By Courtney Emken
co-written by Bart Emken, CPDT-KA, Jen Larson, KPA-CTP, and Amanda Ott
We often hear people claim that their dog is “stubborn,” and simply won’t cooperate with them on walks or listen to them during training. Luckily, we have good news. What may seem like hesitancy from your dog is likely due to something other than their personality. Let’s find out what!
Discovering The True Source Of Your Dog’s “Stubbornness”
Before you try to “fix” your dog’s stubbornness, you should evaluate the full situation. There’s a host of factors that could possibly cause your dog to be distracted or hesitant during training, such as:
- Environmental distractions
- Frightening stimuli
- Misunderstood cues
If you’re training in the hustle and bustle of the park, your cues can get lost among the sea of exciting things which your dog wants to chase or sniff. Similarly, if the TV is blaring during exercises, your dog may be too uncomfortable to really listen to you.
Dogs can get easily confused by certain cues, especially if they’re new to training. Make sure they fully understand what you’re asking of them before blaming stubbornness. Most dogs just want to please their owners, so you can help them out by being as clear as you can with instructions.
Look at their history of training and check for inconsistencies. If you’re adopting a dog, they may already know several cues like sit or stay. However, many rescue and shelter dogs were never properly trained and will need additional training sessions from you or a professional dog trainer.
It’s also possible that you’re not using a high-value enough reward to hold your dog’s attention. In order for positive reinforcement training to be effective, you have to discover what drives your dog, and use it to reinforce behaviors and cues that you want repeated.
Another common problem we see with home-trained dogs is hasty training. Just because your dog has mastered off leash walking or recall at home does not mean that they’re ready to visit the dog park. Move slowly, gradually introduce your dog to different stimuli before you expect them to be 100% cooperative in a more distracting environment.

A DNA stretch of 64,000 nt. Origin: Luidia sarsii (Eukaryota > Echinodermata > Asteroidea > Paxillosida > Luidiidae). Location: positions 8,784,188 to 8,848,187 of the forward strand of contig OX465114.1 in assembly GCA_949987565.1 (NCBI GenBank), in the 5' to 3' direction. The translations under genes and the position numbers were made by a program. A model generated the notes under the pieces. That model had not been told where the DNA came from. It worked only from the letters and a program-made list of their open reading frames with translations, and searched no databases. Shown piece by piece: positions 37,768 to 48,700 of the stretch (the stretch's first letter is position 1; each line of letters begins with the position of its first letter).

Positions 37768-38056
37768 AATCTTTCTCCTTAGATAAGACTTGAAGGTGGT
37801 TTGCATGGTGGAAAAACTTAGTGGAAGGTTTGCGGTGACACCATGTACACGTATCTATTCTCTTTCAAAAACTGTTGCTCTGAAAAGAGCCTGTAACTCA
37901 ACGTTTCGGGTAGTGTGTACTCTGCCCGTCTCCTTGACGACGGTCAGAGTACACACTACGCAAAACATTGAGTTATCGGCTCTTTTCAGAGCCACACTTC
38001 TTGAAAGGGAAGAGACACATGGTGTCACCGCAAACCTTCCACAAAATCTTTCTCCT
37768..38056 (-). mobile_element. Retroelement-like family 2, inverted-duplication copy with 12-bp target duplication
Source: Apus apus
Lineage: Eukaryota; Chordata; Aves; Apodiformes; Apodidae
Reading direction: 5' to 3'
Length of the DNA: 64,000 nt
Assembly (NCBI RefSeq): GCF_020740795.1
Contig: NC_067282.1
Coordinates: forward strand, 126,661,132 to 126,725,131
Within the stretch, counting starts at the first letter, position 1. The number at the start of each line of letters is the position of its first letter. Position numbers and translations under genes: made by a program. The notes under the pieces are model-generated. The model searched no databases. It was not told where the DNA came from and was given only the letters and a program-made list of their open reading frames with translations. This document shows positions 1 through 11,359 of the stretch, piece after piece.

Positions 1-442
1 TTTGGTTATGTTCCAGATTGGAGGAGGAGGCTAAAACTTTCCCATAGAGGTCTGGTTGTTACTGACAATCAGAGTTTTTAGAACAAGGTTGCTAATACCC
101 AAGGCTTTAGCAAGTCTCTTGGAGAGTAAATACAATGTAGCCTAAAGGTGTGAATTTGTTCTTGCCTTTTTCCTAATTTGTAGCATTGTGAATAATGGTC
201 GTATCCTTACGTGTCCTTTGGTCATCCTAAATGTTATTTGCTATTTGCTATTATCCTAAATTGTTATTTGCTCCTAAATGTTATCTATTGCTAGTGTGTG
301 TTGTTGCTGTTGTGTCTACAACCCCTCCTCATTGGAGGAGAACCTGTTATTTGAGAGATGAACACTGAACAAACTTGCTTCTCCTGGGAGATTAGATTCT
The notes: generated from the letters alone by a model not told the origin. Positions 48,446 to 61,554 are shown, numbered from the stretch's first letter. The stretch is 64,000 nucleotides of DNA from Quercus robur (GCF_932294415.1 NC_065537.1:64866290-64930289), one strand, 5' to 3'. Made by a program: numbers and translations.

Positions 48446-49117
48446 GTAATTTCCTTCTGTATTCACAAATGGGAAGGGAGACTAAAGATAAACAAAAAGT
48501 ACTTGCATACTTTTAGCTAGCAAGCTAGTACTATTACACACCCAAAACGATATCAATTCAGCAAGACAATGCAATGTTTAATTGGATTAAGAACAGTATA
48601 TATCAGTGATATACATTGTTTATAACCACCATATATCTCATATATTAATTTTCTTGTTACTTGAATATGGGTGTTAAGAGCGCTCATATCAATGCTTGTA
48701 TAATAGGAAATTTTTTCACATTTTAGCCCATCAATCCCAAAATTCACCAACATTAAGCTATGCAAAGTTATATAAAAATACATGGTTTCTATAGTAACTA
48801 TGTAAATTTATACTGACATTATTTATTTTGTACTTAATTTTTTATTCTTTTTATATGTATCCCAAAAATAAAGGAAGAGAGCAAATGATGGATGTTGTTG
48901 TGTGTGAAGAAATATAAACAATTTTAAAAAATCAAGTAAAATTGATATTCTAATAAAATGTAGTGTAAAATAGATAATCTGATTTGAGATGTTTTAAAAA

Moving Past “Stubbornness”: How To Set Expectations And Develop A Relationship
We once had someone come in with a newly adopted Vizsla and expect to be able to bike together at an off leash dog park… after just a week of owning the dog. Our answer was an immediate NO! They barely knew each other. The first thing the dog would’ve done was run away.
People often see dogs running alongside their owners on trails and expect that kind of relationship immediately after they adopt a dog. What they don’t see is the months of work and trust building that it took before that was ever possible.
If your dog is being “stubborn,” it’s possible that you just haven’t developed your relationship enough yet. They may not know you all that well, or just don’t feel completely comfortable around you yet. A healthy dog-owner relationship is a prerequisite for successful training.
It’s also wise to give dogs a two week “grace” period before you start suspecting “stubbornness.” Typically, after those first two weeks pass, a shy or anxious dog begins to open up and their personality does a complete turnaround. Have patience and wait for them to get comfy with you.
If you’re having particular trouble with a “stubborn” dog, hiring a professional trainer may be the best thing to move forward. Training classes can bring you and your dog together in ways you may never have imagined.
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